"GFP Bunny" is a transgenic artwork and not a breeding project ... Traditionally, animal breeding has been a multi-generational selection process that has sought to create pure breeds with standard form and structure, often to serve a specific performative function. As it moved from rural milieus to urban environments, breeding de-emphasized selection for behavioral attributes but continued to be driven by a notion of aesthetics anchored on visual traits and on morphological principles. Transgenic art, by contrast, offers a concept of aesthetics that emphasizes the social rather than the formal aspects of life and biodiversity, that challenges notions of genetic purity, that incorporates precise work at the genomic level, and that reveals the fluidity of the concept of species in an ever increasingly transgenic social context. As a transgenic artist, I am not interested in the creation of genetic objects, but on the invention of transgenic social subjects. In other words, what is important is the completely integrated process of creating the bunny, bringing her to society at large, and providing her with a loving, caring, and nurturing environment in which she can grow safe and healthy. This integrated process is important because it places genetic engineering in a social context in which the relationship between the private and the public spheres are negotiated. In other words, biotechnology, the private realm of family life, and the social domain of public opinion are discussed in relation to one another. Transgenic art is not about the crafting of genetic objets d'art, either inert or imbued with vitality. Such an approach would suggest a conflation of the operational sphere of life sciences with a traditional aesthetics that privileges formal concerns, material stability, and hermeneutical isolation. Integrating the lessons of dialogical philosophy and cognitive ethology, transgenic art must promote awareness of and respect for the spiritual (mental) life of the transgenic animal. The word "aesthetics" in the context of transgenic art must be understood to mean that creation, socialization, and domestic integration are a single process. The question is not to make the bunny meet specific requirements or whims, but to enjoy her company as an individual (all bunnies are different), appreciated for her own intrinsic virtues, in dialogical interaction.

So this is very far from screw-the-consequences science ... Serious stuff, but also inherently funny, perhaps because it is so de-naturalizing (a green bunny that glows in the dark? so cute and so strange at once).


Eileen Joy said...

I'm going to argue that bioluminescent bunnies are the dark side of the queer. More on this later. Best, Eileen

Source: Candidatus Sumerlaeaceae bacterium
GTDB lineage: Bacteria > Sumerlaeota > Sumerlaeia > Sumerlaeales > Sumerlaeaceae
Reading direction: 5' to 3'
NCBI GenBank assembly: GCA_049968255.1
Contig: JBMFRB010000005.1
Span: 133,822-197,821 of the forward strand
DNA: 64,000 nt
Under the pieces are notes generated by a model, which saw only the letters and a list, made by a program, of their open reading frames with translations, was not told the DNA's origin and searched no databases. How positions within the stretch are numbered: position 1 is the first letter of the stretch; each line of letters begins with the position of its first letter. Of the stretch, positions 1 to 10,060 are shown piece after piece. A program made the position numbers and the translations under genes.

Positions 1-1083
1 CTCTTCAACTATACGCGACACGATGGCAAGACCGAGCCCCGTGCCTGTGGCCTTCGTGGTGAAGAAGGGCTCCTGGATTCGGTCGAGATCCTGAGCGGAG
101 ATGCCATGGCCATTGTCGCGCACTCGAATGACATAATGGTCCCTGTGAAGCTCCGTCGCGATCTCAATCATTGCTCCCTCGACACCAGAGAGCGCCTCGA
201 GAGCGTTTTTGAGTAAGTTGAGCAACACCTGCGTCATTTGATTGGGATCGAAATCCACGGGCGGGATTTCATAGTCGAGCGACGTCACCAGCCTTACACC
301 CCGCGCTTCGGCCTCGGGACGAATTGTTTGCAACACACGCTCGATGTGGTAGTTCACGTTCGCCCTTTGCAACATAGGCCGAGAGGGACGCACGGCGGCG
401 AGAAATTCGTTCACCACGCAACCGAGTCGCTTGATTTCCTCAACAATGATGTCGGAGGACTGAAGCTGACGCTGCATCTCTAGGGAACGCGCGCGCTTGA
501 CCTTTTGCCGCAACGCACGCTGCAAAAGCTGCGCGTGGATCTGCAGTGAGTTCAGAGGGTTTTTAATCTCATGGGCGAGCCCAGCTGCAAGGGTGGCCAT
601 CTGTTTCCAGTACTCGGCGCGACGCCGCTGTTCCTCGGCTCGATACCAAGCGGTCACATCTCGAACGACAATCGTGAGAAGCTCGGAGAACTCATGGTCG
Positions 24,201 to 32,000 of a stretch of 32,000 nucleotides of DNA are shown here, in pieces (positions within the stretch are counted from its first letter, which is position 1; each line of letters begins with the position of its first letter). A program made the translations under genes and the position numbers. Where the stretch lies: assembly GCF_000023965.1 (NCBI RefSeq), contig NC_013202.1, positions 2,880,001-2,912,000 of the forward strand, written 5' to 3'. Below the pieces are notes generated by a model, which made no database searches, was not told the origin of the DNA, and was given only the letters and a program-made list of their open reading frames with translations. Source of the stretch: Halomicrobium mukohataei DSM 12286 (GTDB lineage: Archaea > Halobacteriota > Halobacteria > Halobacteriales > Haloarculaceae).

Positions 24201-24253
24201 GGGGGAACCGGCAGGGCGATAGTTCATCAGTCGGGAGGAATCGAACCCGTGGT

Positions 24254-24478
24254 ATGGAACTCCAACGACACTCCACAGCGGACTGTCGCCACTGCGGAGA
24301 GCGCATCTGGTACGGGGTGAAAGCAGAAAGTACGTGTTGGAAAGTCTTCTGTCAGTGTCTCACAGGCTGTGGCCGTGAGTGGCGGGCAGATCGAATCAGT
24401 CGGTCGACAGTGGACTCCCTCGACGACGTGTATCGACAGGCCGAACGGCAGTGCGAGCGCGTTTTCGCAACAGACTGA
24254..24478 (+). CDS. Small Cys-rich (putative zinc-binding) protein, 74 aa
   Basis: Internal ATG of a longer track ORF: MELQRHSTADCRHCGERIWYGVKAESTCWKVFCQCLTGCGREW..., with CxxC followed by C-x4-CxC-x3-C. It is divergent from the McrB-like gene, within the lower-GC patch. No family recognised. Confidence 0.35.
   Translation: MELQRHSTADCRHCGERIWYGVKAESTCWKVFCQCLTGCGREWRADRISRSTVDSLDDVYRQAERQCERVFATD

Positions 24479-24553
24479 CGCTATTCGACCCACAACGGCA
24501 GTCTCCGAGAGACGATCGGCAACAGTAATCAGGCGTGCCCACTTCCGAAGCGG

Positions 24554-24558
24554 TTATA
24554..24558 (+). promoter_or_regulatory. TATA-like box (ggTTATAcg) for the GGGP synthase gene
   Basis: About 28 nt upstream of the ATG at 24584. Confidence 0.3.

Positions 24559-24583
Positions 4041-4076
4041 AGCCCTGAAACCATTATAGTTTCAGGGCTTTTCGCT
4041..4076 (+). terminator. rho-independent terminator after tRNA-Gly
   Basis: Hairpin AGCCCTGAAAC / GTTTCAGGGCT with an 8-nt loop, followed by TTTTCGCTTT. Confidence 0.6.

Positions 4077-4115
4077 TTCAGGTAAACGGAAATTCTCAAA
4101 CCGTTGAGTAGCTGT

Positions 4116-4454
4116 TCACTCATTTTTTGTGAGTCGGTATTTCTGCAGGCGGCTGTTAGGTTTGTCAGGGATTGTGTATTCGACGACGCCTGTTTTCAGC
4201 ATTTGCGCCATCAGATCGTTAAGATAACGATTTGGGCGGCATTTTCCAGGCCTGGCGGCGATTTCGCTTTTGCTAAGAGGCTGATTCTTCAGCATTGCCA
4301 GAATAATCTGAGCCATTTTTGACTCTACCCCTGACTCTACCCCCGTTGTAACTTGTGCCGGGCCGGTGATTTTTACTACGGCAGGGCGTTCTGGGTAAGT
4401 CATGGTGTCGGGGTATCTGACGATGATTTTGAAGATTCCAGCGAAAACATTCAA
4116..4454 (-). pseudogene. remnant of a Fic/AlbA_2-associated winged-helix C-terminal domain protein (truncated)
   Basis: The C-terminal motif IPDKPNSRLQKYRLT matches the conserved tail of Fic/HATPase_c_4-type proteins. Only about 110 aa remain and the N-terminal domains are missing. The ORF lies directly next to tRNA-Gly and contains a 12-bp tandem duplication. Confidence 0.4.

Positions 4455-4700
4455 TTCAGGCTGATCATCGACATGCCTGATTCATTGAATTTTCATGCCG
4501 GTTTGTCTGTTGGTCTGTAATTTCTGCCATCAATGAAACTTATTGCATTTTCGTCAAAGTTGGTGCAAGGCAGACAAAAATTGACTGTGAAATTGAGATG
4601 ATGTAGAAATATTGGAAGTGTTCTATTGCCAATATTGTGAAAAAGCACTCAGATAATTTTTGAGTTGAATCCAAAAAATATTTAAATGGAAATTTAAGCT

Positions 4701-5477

Eileen Joy said...

Because I feel that, when I am in this forum [In The Middle] I am truly among friends, I am going to go out on a bit of a limb here and really reveal how I feel about Alba, the bioluminescent bunny, at the full risk of sounding like an anti-intellectual, conservative, troglodyte [that's "cave-dweller" to you]. Let me, then, risk sentimentality, and even tears, and register my true sadness over this "queer" bunny, this "transgenic" life form, this experimental "subject," this embodied, em-bunnied social "site" through which biology, art, and theory supposedly meet in caring [yet I would argue, un-caring and un-feeling] embrace.

If, somehow, Alba had been "produced" by some form of selective breeding within her species [and yes, I read the entire website devoted to Alba and the history of the inter-relationships between humans and rabbits over time, including the selective breeding of said rabbits, and I understand what is ethically questionable even about selective breeding within a species], as opposed to being the result of green flourescent protein from a Pacific Ocean jellyfish being injected into the egg of an Albino rabbit, I might not have as many problems with it. My hesitation to celebrate Alba as either "cool" art or new living form is two-dimensional: first, I think the forceful injection of a biologically "foreign" substance into a living creature who lacks the language or gestural ability to give consent constitutes cruelty of the highest order, and second, concern over possibly "unnatural" *crossings* between different species is not just some remnant of some outdated or outmoded traditional humanist claptrap: it is a highly serious concern of evolutionary biology, the changes within which often take place over long expanses of time and through intricate chains of causality and effect that can be termed "natural" or "naturally occurring," and which possess their own interior logic [which is not to say that an asteroid all of a sudden slamming into the Gulf of Mexico wouldn't alter dramatically evolution in a nanosecond, only that I would consider tampering with Albino rabbit eggs by injecting them with jellyfish protein genes constitutes something like the asteroid in its possible shorter- and longer-term effects]. Alba may be fine as Kac's domestic "pet"--up to a point--but how might she do among other Albino rabbits? Does anybody care about that, or is an animal bred and born in a lab, ipso facto, no longer an animal that belongs somehow to and with other animals?